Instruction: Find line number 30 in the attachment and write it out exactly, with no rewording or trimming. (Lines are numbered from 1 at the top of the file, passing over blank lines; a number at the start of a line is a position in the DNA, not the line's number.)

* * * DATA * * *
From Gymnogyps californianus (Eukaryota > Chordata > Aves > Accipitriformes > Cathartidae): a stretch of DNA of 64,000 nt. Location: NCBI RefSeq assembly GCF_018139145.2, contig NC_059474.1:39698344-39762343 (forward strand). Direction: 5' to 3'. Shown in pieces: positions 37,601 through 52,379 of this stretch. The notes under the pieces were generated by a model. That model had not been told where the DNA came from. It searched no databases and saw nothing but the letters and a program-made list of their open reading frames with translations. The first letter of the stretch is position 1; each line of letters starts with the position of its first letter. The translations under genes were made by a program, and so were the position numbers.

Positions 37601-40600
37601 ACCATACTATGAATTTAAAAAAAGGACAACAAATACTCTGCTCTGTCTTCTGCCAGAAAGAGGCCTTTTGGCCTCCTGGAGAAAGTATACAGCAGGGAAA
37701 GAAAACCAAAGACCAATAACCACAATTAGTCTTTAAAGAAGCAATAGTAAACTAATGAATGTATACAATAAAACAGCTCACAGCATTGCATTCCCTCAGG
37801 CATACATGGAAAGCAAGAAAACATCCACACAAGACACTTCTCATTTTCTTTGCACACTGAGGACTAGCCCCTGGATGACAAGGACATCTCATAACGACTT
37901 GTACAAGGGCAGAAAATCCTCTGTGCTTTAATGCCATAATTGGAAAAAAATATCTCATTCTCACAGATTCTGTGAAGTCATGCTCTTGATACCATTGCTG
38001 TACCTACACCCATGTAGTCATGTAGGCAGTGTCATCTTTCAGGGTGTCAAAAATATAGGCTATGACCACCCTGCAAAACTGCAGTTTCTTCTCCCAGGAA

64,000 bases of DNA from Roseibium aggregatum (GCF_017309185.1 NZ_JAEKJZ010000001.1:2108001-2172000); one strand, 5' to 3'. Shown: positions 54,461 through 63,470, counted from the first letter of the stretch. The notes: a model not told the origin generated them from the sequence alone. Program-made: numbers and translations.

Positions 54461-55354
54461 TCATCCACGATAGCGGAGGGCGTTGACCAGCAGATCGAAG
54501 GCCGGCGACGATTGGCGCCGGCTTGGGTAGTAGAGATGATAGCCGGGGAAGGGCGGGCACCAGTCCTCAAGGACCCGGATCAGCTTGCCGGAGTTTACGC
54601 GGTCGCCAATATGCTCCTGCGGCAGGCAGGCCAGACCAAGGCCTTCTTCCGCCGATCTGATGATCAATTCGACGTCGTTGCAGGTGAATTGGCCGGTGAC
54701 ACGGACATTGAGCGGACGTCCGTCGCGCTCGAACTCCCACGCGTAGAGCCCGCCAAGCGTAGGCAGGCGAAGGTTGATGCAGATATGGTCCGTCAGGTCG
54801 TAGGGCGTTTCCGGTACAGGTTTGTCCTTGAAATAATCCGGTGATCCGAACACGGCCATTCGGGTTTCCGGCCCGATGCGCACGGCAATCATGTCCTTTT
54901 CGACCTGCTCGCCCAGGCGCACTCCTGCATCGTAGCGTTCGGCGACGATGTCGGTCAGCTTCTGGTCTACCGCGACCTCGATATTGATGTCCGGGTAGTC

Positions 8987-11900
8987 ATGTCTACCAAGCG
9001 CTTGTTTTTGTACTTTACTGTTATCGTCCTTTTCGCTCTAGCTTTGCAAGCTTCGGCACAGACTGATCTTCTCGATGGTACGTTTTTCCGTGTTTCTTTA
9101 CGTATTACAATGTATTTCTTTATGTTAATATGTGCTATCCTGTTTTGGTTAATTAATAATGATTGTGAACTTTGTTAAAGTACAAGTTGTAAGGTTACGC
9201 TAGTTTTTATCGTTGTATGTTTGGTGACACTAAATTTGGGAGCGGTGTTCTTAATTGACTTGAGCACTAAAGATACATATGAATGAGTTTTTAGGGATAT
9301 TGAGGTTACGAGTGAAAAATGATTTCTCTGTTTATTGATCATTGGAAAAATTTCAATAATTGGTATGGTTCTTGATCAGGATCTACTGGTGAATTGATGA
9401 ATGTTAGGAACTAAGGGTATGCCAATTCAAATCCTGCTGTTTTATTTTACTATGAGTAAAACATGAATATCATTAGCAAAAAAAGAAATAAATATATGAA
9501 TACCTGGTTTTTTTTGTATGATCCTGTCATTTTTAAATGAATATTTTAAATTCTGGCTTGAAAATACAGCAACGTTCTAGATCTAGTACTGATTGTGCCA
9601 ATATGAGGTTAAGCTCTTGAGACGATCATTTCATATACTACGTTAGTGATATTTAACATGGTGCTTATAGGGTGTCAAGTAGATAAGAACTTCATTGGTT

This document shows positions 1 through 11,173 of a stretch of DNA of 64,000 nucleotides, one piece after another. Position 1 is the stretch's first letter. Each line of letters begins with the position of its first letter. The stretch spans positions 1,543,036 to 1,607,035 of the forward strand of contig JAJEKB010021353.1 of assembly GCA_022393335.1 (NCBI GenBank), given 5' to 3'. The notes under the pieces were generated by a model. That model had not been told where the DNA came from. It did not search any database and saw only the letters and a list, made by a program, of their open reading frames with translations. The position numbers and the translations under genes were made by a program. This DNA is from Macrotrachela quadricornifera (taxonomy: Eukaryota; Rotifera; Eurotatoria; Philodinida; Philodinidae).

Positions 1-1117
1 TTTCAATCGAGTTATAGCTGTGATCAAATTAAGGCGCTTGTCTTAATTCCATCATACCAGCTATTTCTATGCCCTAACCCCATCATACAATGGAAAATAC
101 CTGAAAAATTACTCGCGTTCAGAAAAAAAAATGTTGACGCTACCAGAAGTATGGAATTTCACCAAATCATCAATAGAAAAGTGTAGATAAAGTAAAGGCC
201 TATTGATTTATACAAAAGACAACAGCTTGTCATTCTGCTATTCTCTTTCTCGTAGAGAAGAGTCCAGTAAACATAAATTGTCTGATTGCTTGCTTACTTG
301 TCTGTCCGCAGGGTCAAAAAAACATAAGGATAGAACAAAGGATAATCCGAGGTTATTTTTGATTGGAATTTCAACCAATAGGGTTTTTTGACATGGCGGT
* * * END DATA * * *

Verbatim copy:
301 TCTGTCCGCAGGGTCAAAAAAACATAAGGATAGAACAAAGGATAATCCGAGGTTATTTTTGATTGGAATTTCAACCAATAGGGTTTTTTGACATGGCGGT